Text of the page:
| | Interview

How SDGs became the common language for understanding impact investing

David Grimaud, head of asset management, Symbiotics (Credit: Symbiotics)

Once a niche corner of the investment world, impact investing has gained traction in the pandemic era. Projects addressing urgent social and environmental problems while also seeking to generate a return have become prime investment targets for mainstream investors seeking to prove their credentials and step in line with new regulatory rules.

David Grimaud, head of asset management at impact investment firm Symbiotics, the UN’s 17 sustainable development goals (SDGs) have also helped to frame priorities for investors and create a “common language that everybody speaks”. In an interview with Geneva Solutions and Sustainable Finance Geneva, he gives his view on the biggest trends shaping impact investing and what to expect in 2022.

Geneva Solutions: David, you kicked off our interview by talking about innovation being the buzzword of the moment. What is happening in terms of innovation in your sector, particularly when it comes to sustainability?

David Grimaud: Innovation is definitely a hot topic. In particular, we are seeing more and more investors willing to embrace climate action and invest in new opportunities that contribute to mitigating climate change. Investors are not only looking for portfolios that are greener but that also have a greater social impact, in both developed and frontier markets.

The movement is being pushed by the wave of regulation that is being introduced by financial authorities all over Europe, as well as new standards and practices being adopted in the market.  Investors are complying with standards like the green bond principles, for example, or the operating principles for impact management. And one of the other big drivers, of course, is the Sustainable Development Goals (SDGs) with an increasing number of investors matching their portfolios with the 17 targets.

As an impact investor, we are at the forefront of this wave.  For mainstream investors, placing some of their money with us positions them very well against those new standards and we are seeing an increase in demand, with last year marking our strongest year in terms of investments, despite the Covid-19 crisis.

GS: Strong results aside, what have been the biggest challenges for your industry during the Covid-19 pandemic?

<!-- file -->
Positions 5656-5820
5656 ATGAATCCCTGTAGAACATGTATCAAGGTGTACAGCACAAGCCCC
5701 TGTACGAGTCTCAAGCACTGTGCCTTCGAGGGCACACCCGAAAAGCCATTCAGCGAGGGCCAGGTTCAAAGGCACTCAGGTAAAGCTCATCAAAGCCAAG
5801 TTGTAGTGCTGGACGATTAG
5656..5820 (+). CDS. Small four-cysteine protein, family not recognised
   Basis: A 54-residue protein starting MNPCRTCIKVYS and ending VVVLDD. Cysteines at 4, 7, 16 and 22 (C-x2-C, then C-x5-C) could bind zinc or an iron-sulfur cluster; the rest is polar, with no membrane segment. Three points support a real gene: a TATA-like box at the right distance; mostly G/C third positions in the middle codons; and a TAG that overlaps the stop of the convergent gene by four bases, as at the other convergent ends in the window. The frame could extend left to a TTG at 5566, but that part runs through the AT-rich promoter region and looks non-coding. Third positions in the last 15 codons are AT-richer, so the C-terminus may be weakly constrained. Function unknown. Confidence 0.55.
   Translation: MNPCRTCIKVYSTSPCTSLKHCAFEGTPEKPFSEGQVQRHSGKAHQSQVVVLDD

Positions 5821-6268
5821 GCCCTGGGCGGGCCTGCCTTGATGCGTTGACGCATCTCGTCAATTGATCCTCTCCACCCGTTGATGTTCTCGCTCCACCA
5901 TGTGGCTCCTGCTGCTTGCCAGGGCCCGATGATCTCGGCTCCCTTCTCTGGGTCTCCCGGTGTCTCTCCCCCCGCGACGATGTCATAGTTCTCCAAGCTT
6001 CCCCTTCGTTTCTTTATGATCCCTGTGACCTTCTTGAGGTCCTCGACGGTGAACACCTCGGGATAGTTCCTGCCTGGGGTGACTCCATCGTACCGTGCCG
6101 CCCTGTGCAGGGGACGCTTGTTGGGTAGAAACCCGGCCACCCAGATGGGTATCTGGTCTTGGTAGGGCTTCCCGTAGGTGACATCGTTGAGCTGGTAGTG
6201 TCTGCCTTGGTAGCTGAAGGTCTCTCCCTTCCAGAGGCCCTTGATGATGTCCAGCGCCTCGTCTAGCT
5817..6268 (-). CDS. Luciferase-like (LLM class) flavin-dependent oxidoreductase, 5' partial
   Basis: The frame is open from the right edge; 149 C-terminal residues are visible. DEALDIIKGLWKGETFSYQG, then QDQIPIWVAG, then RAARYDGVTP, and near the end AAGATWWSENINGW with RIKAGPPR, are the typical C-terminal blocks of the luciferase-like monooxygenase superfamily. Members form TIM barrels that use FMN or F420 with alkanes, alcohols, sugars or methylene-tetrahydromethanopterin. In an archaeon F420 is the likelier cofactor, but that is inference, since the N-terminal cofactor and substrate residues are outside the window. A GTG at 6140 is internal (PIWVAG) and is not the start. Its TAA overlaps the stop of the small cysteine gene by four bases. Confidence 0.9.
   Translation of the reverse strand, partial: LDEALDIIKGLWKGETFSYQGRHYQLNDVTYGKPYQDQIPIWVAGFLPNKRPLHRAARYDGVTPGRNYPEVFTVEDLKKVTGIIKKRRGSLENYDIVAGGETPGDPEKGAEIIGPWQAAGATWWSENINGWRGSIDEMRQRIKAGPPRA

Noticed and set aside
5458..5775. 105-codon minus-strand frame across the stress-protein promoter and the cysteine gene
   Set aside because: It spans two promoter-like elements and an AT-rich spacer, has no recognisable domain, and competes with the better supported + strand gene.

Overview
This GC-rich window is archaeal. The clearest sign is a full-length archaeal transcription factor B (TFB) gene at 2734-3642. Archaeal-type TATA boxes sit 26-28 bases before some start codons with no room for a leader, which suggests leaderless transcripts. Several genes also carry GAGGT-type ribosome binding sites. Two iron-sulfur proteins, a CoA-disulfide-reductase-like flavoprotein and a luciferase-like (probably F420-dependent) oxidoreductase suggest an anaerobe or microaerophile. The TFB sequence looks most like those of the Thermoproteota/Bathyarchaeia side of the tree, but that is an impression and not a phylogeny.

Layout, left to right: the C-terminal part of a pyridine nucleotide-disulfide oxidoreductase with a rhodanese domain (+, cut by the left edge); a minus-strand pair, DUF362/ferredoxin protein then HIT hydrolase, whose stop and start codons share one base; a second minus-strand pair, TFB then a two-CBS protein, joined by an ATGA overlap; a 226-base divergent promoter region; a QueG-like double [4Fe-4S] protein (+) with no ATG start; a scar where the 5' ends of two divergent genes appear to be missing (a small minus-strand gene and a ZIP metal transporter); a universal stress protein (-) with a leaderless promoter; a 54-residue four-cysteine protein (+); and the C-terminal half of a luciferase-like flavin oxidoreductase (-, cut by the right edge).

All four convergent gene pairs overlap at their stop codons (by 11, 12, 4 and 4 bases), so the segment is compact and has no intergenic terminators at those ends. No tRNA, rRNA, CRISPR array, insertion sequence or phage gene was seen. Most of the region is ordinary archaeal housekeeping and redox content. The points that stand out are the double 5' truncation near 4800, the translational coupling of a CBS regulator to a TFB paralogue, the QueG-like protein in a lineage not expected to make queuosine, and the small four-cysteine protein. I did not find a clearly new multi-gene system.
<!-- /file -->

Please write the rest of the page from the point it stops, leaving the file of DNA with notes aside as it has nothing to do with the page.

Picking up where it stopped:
DG: During the first months of 2020, the situation in emerging and frontier markets was similar to that in developed markets in the sense that authorities and country administrations supported or came to the rescue of the private sector and households. Loan moratoriums and credit facilities were put in place to support the private sector. This massive financial liquidity injection dried up the market in terms of investment opportunities.

However, it allowed us from March to June 2020 to reallocate our attention to risk monitoring. Non-Performing Loans (NPLs) rose but have since stabilised and remain under control. Now, more than a year later, it's a different story with the outlook very much linked to vaccination campaigns, which vary from country to country, so we have to monitor the situation closely. But we expect to see default rates similar to those we saw in 2020, so that is good news.

GS: According to the UN, least developed countries have spent 580 times less per capita terms on their Covid-19 response than advanced economies. For many countries, the debt problems are severe, with calls for governments and creditors to extend debt relief. Could private creditors or investors do more to help struggling entrepreneurs and small business owners?

DG: It’s always possible to do more, but when it comes to our own response we did get together and sign a handshake agreement with our peers to ensure that we did not add pressure to microfinance institutions when they were in a distressed situation.  It was a powerful move that we are able to bring our peers together to ensure that we have a coordinated approach.

GS: What do you see as the key trends in impact investing and outlook for 2022?